Tripods are really two parts, the legs and the head. You can buy them separately, or as a package, and with some tripods (usually the cheaper ones) the head is not removable. A removable head is kind of cool because you can have one set of legs with a couple of different heads if you like, or you can upgrade the head later if you want to start with an inexpensive setup. Most tripod heads come with quick release systems these days, but not always, and the arca-swiss quick release plate is fairly standard. You don’t have to have a quick release, but it does make it a bit easier to mount the box on the tripod.
In general, I prefer tripods with independently adjustable legs for setting up on uneven ground or setting the tripod in a wide stance, prefer ball heads since they seem simple and intuitive to use, and look for a counterweighting hook as well since that helps so much with stability.
For the Bitterroot and Yellowstone, I’d look at tripods rated for 13lbs or so, since the fully loaded box might weight 10-11lbs. For the ‘Lite’ boxes, and the Blackfoot and Belly River, tripods rated for 7-8lbs seem to work pretty well. Very compact tripods are available in that 8lb sort of range.
I really recommend looking to see if the tripod you want has a hook for counterweighting. Counterweighting makes a HUGE difference in the stability of your setup. I make a habit of hanging my daypack (the pack I'm using to carry the box, tripod, paper towels, etc.) from the counterweighting hook. If it's windy, I might look for a rock to throw in the pack. Or hang a plastic bag you want to use for dirty paper towels and other trash, and put a rock or two in it. I have added hooks to tripods that don't have them—a screw-in cup hook from the hardware store can work, something like that. I counterweight all the time, but it's especially critical on breezy days and can easily make the difference between frustration and satisfaction…
The box itself can’t really wobble—it’s the connection to the tripod and the moving parts of the tripod that create movement. If the tripod uses a quick release system, the most common source of movement is the interface of the quick release plate and the receiver. Usually there is a spring loaded cam that grabs the plate when you put it in the receiver, and often the spring is not strong enough to really grab the plate, so you just need to give the release lever an extra push to tighten it down. For overall stability, COUNTERWEIGHT the tripod. Can't overemphasize that-- just a few extra pounds lowering your setup's center of gravity will make a lot vibration almost disappear, and turn your lightweight, traveling tripod into a something that feels completely different.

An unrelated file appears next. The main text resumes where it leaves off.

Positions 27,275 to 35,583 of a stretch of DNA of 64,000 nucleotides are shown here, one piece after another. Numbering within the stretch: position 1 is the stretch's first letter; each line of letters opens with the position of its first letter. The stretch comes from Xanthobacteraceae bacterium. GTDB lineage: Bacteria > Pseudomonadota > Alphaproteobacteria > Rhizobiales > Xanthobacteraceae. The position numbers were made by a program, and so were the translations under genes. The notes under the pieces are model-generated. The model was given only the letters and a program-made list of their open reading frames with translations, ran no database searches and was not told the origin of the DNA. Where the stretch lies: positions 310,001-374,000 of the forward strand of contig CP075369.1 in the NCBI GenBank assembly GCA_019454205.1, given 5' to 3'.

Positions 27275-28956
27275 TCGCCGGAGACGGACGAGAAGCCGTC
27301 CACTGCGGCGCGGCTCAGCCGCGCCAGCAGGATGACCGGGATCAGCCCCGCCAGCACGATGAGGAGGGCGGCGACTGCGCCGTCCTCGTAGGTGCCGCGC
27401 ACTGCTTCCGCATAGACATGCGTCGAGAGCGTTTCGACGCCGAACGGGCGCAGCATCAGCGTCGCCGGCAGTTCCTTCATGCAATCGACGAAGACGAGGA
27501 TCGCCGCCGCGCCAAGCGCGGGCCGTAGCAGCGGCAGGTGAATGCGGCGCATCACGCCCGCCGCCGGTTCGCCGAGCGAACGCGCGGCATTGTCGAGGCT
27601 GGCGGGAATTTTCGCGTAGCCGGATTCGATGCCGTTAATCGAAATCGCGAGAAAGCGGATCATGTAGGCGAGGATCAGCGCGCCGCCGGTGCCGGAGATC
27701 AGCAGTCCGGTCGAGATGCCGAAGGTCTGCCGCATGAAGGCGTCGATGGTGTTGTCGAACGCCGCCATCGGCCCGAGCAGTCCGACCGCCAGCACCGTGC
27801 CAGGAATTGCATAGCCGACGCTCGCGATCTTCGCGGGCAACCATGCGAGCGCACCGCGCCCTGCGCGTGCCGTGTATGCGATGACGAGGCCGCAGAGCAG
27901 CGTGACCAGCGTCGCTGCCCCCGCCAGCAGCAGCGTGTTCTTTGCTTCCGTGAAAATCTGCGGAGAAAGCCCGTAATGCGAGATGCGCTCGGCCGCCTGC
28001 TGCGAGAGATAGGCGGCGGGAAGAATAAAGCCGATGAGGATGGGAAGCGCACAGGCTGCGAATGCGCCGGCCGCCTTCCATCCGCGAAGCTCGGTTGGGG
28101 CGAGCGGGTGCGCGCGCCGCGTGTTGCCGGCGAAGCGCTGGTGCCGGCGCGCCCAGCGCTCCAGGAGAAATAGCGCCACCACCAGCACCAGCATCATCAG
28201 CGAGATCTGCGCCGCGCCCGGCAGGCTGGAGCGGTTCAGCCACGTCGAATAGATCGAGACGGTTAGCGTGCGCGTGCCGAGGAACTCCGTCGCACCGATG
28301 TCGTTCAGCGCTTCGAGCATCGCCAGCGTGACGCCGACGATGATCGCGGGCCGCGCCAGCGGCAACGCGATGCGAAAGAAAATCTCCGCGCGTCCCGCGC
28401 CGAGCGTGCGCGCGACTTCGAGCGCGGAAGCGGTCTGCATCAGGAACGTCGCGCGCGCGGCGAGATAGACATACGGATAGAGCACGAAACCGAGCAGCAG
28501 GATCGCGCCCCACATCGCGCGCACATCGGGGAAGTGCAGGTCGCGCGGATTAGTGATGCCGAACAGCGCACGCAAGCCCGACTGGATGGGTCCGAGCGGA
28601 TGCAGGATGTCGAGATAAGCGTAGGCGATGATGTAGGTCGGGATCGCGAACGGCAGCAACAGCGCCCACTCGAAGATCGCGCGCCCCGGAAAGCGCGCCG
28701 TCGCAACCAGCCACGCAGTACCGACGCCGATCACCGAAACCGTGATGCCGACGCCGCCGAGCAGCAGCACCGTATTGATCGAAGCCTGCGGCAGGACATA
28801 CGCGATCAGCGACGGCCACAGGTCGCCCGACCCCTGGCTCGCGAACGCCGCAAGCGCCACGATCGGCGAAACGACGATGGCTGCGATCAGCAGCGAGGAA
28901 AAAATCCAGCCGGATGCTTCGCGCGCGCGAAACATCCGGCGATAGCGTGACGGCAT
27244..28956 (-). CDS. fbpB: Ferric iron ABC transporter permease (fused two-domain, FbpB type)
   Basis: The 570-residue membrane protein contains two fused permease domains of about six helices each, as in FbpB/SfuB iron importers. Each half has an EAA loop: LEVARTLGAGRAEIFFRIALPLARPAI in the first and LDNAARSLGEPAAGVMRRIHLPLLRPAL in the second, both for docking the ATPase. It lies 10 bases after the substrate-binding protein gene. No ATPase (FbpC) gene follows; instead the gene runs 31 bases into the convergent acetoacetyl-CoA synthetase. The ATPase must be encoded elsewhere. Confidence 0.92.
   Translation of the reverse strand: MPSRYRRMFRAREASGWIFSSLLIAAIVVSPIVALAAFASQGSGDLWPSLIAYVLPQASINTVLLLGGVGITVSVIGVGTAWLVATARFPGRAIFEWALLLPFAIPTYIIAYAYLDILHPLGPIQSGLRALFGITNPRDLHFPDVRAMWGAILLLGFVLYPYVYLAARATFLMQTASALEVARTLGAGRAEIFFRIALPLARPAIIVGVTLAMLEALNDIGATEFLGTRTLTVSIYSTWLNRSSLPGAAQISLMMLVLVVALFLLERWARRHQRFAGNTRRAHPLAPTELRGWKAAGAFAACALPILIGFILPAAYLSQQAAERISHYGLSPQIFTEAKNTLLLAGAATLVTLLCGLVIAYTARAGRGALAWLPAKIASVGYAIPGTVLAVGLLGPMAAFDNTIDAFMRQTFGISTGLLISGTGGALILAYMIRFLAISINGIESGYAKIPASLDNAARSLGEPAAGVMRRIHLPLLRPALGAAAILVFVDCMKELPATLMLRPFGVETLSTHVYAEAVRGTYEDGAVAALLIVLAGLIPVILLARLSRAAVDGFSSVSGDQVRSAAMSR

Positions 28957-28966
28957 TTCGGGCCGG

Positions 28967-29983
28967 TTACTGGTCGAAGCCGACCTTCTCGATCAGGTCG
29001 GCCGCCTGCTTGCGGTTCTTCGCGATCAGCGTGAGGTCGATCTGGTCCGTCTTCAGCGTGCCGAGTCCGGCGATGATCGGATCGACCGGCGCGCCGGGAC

Wood is a traditional palette surface, and the palette surface, like the rest of the box, has been oiled a couple of times. You can use it as is if you’re painting with oils, as you're essentially rubbing linseed oil and pigment into the palette every time you paint. Fairly quickly the palette will develop a neutral gray, glassy sort of surface from this repeated use—it's very much like seasoning a cast iron pan. The advantages of using the wood palette are that it doesn't add any weight, is durable if maintained a little, and is a nice, neutral, largely non-reflective surface to work on outside. A little sunlight at the wrong angle reflecting off a piece of glass will make for a difficult painting session, and a white background can be completely overwhelming in natural light, affecting your ability to judge color and value. Wood, seasoned with mixed pigment, naturally tends toward a neutral gray and doesn't have harsh or blinding reflections, and unused paint is more reluctant to slide around on it than it is on glass or plastic.